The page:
Random Rants

The Christian in the Shop Window

Although the idea of community is a huge part of the Christian life (Gr. ekklesia: translated “church” in the NT–“kirk” if you’re Scottish), there is a huge danger on relying on what the people outside of yourself think about you and how you’re doing. All that they’re seeing is what they can see. People can appear to be Christians just by behaving a certain way, saying certain words, doing certain things. But that is not where our life in Christ exists.

The great enemy to the Lord Jesus Christ in the present day is the conception of practical work that has not come from the New Testament, but from the systems of the world in which endless energy and activites are insisted upon, but no private life with God. The emphasis is put on the wrong thing. Jesus said, “The kingdom of God cometh not with observation, for lo the kingdom of God is within you,” a hidden, obscure thing. An active Christian worker too often lives in the shop window. It is the innermost of the innermost that reveals the power of the life.

We have to get rid of the plague of the spirit of the religious age in which we live. In Our Lord’s life there was none of the press and rush of tremendous activity that we regard so highly, and the disciple is to be as His Master. The central thing about the kingom of Jesus Christ is a personal relationship to Himself, not public usefulness to men. (Oswald Chambers, My Utmost for His Highest, October 19)

You have to know Jesus for yourself, and consider that relationship more important than all others, and your unity with Christ has to be more important than your unity with your brothers and sisters. When Jesus prayed for us in the garden of Gethsemane, he prayed “that they may all be one, ust as you, Father, are in me, and I in you, that they also may be in us, so that the world may believe that you have sent me” (John 17:21, ESV). The unity that we have must be in the Father and the Son, or it is nothing but meaninglessness and vanity.


One thought on “The Christian in the Shop Window

  1. Hi, I read the above Christian in the Shop Window (thank you for your thought-provoking comments) and it got my brain working.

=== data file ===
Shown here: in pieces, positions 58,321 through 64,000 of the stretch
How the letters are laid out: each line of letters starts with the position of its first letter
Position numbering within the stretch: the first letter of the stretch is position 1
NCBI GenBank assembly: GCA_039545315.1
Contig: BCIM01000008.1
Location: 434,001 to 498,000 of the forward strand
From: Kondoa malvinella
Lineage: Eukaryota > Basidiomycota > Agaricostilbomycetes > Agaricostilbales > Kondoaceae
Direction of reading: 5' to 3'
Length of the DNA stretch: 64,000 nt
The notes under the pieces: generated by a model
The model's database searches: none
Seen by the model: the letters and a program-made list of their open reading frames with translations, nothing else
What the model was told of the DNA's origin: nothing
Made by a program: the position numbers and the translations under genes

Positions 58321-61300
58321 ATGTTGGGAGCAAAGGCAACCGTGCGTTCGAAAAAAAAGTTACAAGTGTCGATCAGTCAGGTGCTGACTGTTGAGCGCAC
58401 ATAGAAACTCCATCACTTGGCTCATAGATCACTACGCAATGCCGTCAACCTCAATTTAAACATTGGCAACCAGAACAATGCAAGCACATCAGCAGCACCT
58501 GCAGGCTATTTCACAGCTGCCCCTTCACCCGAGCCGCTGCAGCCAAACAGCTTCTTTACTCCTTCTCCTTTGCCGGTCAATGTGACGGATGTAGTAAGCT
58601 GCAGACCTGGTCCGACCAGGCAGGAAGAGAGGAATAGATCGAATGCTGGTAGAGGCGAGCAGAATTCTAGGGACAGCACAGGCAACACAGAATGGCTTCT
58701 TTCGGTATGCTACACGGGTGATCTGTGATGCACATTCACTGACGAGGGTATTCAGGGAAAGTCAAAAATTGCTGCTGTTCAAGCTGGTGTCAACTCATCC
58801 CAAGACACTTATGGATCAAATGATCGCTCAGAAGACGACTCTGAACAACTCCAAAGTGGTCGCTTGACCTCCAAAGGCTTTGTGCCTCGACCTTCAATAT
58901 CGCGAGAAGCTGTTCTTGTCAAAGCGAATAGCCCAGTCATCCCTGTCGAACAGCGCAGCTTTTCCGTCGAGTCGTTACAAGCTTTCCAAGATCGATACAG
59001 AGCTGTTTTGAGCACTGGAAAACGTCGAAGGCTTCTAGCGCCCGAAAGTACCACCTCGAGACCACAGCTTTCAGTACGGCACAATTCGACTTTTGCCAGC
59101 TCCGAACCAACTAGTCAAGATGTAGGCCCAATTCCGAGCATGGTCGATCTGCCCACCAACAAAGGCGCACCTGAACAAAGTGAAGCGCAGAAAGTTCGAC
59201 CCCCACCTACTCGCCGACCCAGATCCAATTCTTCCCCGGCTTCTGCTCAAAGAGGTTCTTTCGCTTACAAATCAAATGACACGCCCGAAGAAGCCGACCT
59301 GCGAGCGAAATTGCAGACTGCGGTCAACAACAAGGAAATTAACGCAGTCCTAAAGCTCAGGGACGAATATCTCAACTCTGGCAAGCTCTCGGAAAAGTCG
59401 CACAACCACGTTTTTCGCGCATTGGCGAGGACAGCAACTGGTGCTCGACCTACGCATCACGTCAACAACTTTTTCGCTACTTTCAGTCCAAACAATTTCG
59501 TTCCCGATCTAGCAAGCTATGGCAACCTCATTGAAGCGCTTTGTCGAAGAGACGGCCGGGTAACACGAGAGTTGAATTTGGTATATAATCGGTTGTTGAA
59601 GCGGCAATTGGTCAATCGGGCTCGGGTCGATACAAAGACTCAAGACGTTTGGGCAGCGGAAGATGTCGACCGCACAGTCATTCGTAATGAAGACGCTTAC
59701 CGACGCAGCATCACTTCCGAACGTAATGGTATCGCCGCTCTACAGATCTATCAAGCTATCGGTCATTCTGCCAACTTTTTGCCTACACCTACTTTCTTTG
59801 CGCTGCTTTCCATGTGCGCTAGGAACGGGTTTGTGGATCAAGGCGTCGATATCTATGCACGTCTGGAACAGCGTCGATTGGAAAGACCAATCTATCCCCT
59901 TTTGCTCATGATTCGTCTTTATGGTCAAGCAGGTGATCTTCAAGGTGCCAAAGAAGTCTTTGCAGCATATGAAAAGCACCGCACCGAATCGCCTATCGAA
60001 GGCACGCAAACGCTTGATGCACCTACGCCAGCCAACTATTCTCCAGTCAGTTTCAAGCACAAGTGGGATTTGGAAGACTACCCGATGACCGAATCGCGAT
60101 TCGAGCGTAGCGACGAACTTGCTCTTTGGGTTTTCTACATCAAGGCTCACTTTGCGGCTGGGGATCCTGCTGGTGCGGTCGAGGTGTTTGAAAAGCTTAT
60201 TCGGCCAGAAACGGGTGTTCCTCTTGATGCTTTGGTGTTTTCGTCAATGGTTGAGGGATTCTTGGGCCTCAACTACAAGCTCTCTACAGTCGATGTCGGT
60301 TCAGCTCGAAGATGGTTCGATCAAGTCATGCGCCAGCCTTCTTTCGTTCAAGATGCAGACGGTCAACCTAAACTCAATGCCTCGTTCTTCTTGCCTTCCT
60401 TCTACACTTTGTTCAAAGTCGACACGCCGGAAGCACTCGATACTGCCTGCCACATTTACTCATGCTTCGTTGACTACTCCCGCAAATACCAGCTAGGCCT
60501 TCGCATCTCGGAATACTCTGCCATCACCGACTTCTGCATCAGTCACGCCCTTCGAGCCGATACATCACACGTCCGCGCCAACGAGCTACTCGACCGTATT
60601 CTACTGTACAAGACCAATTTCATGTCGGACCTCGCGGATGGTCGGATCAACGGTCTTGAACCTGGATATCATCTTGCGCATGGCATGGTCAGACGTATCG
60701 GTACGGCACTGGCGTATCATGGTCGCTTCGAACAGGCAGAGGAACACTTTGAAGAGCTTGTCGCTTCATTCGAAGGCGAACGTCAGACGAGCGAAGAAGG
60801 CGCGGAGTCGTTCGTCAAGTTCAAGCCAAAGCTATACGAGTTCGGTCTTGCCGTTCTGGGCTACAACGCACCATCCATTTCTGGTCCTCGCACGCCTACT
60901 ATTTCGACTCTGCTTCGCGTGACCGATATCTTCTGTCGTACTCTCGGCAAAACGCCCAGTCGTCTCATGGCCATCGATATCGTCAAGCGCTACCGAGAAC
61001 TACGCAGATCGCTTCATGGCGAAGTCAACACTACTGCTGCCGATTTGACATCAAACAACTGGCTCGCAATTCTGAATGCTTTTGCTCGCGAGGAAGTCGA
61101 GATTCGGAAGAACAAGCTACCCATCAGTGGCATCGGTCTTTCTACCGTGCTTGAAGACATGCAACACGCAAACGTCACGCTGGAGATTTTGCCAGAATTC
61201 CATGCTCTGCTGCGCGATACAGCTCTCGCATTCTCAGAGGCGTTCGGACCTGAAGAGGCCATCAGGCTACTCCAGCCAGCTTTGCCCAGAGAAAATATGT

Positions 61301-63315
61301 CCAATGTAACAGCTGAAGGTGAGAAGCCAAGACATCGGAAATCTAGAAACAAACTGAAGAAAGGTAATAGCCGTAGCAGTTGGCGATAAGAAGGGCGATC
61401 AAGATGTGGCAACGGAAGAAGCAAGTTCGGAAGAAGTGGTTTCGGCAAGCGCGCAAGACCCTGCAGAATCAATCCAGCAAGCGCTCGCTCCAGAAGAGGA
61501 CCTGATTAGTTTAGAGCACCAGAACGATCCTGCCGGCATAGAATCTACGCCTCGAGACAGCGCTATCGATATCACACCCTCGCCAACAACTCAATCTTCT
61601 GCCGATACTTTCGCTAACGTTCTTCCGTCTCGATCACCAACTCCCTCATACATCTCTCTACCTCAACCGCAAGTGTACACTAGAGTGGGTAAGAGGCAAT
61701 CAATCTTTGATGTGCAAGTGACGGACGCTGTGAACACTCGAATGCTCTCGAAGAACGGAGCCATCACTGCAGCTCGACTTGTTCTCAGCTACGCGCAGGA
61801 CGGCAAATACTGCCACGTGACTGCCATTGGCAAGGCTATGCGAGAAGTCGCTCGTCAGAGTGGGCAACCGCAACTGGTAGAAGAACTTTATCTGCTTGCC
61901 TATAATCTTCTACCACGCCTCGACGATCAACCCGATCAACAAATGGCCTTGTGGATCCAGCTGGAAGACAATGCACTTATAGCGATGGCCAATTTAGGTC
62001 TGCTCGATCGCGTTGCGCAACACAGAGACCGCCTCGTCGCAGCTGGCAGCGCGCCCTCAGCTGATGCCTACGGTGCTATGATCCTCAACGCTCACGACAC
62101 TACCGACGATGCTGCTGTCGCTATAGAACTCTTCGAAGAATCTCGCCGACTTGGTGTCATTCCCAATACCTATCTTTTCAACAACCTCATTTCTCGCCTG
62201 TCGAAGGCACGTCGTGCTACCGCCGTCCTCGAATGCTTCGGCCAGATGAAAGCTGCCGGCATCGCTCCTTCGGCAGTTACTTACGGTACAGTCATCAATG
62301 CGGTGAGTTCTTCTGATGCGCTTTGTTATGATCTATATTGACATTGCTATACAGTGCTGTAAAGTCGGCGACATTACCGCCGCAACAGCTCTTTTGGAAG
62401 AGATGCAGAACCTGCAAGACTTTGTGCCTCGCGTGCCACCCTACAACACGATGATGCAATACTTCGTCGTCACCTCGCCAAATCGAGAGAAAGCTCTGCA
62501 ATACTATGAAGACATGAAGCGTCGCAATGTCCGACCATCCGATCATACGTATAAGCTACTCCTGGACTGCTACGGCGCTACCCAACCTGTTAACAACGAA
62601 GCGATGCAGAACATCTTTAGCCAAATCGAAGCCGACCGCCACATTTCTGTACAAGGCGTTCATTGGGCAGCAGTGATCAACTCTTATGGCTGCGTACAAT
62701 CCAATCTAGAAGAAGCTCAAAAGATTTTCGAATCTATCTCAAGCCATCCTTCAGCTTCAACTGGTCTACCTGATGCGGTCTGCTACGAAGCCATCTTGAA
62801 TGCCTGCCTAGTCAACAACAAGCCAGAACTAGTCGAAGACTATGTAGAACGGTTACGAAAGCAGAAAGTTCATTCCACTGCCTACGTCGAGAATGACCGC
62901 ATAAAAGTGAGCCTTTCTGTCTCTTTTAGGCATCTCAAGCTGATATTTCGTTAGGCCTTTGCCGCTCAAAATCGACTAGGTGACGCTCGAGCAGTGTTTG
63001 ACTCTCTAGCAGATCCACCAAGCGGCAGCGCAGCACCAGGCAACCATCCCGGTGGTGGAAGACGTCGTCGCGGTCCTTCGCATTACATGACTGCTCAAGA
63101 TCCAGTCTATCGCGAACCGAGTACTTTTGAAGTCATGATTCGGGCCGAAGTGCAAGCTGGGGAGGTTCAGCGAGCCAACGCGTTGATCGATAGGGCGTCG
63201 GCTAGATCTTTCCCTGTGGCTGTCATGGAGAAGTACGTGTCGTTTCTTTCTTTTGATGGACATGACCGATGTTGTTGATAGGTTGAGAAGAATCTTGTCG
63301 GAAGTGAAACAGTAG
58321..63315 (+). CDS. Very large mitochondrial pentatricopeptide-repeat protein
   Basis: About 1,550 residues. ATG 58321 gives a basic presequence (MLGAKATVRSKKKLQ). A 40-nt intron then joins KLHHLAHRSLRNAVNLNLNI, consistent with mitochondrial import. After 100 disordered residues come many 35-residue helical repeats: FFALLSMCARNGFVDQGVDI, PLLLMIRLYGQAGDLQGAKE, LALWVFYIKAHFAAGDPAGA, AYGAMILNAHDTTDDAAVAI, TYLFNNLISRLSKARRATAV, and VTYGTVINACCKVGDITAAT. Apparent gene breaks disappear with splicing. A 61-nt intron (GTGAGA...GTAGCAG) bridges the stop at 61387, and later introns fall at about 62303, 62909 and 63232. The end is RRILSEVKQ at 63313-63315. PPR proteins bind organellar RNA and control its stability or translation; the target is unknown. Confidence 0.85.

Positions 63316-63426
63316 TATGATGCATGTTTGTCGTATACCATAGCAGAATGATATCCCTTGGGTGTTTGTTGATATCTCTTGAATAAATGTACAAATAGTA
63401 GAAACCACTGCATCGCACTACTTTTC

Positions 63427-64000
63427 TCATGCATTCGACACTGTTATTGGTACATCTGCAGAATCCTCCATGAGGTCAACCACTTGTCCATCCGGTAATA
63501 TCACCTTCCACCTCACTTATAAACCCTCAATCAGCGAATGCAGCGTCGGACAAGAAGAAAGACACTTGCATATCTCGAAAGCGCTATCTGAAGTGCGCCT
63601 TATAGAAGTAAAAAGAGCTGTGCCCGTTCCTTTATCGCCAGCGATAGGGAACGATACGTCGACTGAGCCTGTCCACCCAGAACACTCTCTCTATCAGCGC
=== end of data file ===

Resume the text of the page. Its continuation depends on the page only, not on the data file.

*In*ward community juxtaposed to *out*ward community. 🙂
    First off, to let you know my perspective on spirituality, God as I understand Him is Jesus, with whom I have a personal relationship.
    Reading this column, I thought of the Twelve Steps of Alcoholics Anonymous (and Narcotics Anonymous,etc.). AA, terms God our *Higher Power* and *God as you Understand Him*.
    The Twelve Steps are methods to to fix what is (mentally,emotionally, and spiritually) broken, recover–basically guidelines for living on this planet.
    It's done by first acknowledging what we've tried to *use* to get through life hasn't worked; then seeing that there is Something bigger, stronger, and faster than us that can help; and finally, choosing to let this Something take over.
    Let me describe it by listing the first three steps:
    1 – Admitted we were powerless over alcohol (or drugs, etc.), that our lives had become unmanageable.
    2 – Came to believe that a power greater than ourselves could restore us to sanity.
    3 – Made a decision to turn our will and our lives over to the care of God, as we understood Him.
    One thing this is first doing is helping the person to begin to focus on the *inside*, a positive first step for someone who is overly concerned with “relying on people outside of [them]selves think about you…”.
    It is also guiding the person into the realization “I'm broke and I can't fix it, but there's Someone out there who can, and I think I'll let him”.
    A big part of the Twelve Steps is inside work, work that's done with God. And, it's actually so much of an inside job, in meetings *generally* the person's understanding of a Higher Power stays personal (or, who's God to them).
    However, this inside work sure sounds like Jesus to me, and I tend to think that He is humble enough to have patience to wait for when people have the spiritual ability to see Him.
    And, as you mentioned in the last paragraph, importance is stressed on having unity in the AA community as well. The unity may be not so much in the “in Us”–the Trinity–but it is in a Power greater than a group of humans.
    Because, without God, *absolutely everything* is meaningless (meaningless, meaningless!) and vanity.
    Respectfully, Lilly

Leave a Reply

Please log in using one of these methods to post your comment:

WordPress.com Logo

You are commenting using your WordPress.com account. Log Out /  Change )

Google+ photo

You are commenting using your Google+ account. Log Out /  Change )

Twitter picture

You are commenting using your Twitter account. Log Out /  Change )

Facebook photo

You are commenting using your Facebook account. Log Out /  Change )


Connecting to %s